Setting the Stage for Success: Social-Emotional Learning Promotes Healthy Attitudes and Academic Achievement

By Fink, Jennifer | District Administration, November 2016 | Go to article overview

Setting the Stage for Success: Social-Emotional Learning Promotes Healthy Attitudes and Academic Achievement


Fink, Jennifer, District Administration


A focus on teaching social-emotional skills--persistence, resilience, communication and other noncognitive abilities--has led to an obvious jump in reading and math scores in Nevada's Washoe County School District.

Washoe's students are now "less likely to be suspended, more likely to attend school, and they graduate at a much higher rate than students who didn't have those competencies," says Laura Davidson, the district's director of research and evaluation. And those improvements hold true for students from families of diverse economic status.

Four years ago, the 65,000-student school system joined a national initiative led by the Collaborative for Academic, Social & Emotional Learning (CASEL) to enhance social-emotional instruction. Washoe County has since integrated social-emotional instruction into its academic curriculum and created a unique competencies assessment.

Educators across the country have, like Washoe, boosted student performance by weaving social-emotional lessons--such as regulating emotion, accepting mistakes and coping with stress--into everyday instruction.

Life skills

According to CASEL, "social and emotional learning involves the processes through which children and adults acquire and effectively apply the knowledge, attitudes and skills necessary to understand and manage emotions, set and achieve positive goals, feel and show empathy for others, establish and maintain positive relationships, and make responsible decisions."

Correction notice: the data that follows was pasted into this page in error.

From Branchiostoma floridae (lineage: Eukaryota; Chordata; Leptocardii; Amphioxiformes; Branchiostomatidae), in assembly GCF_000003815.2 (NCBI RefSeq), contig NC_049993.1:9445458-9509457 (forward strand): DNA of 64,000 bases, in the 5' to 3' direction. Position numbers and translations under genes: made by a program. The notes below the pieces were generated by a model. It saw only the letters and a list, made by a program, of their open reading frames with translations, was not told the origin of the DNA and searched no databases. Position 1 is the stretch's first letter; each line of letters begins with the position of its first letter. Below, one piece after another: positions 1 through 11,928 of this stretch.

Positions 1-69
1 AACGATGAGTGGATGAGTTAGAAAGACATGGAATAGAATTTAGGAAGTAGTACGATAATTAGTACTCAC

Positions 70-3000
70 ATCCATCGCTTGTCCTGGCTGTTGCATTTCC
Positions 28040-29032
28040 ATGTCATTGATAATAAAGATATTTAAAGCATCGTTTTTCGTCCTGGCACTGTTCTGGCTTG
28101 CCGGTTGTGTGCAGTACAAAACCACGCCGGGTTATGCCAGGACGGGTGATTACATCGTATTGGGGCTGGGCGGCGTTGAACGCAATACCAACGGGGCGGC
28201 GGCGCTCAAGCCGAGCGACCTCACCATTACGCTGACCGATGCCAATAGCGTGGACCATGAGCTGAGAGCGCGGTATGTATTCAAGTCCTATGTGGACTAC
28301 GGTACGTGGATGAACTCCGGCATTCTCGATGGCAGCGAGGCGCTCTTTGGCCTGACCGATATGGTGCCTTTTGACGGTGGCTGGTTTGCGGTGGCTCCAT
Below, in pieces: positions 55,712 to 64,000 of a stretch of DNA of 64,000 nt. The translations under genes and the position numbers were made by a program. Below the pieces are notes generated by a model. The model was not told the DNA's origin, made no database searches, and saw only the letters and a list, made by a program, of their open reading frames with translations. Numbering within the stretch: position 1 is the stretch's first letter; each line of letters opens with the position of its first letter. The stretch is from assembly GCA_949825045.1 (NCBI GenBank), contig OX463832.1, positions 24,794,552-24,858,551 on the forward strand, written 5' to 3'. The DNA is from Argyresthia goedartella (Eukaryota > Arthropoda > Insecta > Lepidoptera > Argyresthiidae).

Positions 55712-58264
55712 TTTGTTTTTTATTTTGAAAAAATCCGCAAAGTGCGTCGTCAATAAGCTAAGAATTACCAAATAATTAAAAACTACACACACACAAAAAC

Educators have always nurtured such skills in children, but pressure to demonstrate academic achievement still causes many schools to focus most instructional time on core academics. But as the Organization for Economic Cooperation and Development has pointed out, the skills people need to survive and thrive now include knowing how to interact with others, communicate, think critically and innovate.

"Technology means that a whole lot of what our kids used to learn--and still learn--is really accessible by computer," says Thomas Hoerr, author of The Formative Five: Fostering Grit, Empathy, and Other Success Skills Every Student Needs. "What we need to do is teach them skills that will be important in life, not just on a standardized test."

Schools throughout the country are now doing just that, using a variety of interventions, from pre-packaged social-emotional curricula (with lessons delivered by counselors or classroom teachers) to comprehensive, districtwide initiatives that integrate social-emotional learning with academic lessons and community service. These interventions are designed to help students manage strong emotions, control impulses, respect others, make responsible decisions and problem-solve.

Build your own program

Here are four steps that some educators say lead to successful SEL programs:

1. Change in climate and culture.

"In order for social-emotional learning to happen, you have to change everybody's mindset," says John Carver, superintendent of Howard-Winnishiek Community School District in Iowa.

Strong district leadership sets the tone and expectation. "My first year here in the district, I modeled growth mindset and positive thinking," says Carver, now in his fourth year at Howard-Winnishiek. "Part of the reason I did that is to inspire other people."

The next year, the district began embedding social-emotional learning into the curriculum. In math class, for instance, teachers accept student mistakes and explicitly encourage kids to move beyond thinking, "I'm no good at math" to "I've solved other problems before. I can learn to do this too."

The district also hired a school social worker as a resource for students who need more intensive support. Therese Jorgenson, director of student services, spent much of the year leading professional development sessions in Social-emotional learning for educators at all levels. …

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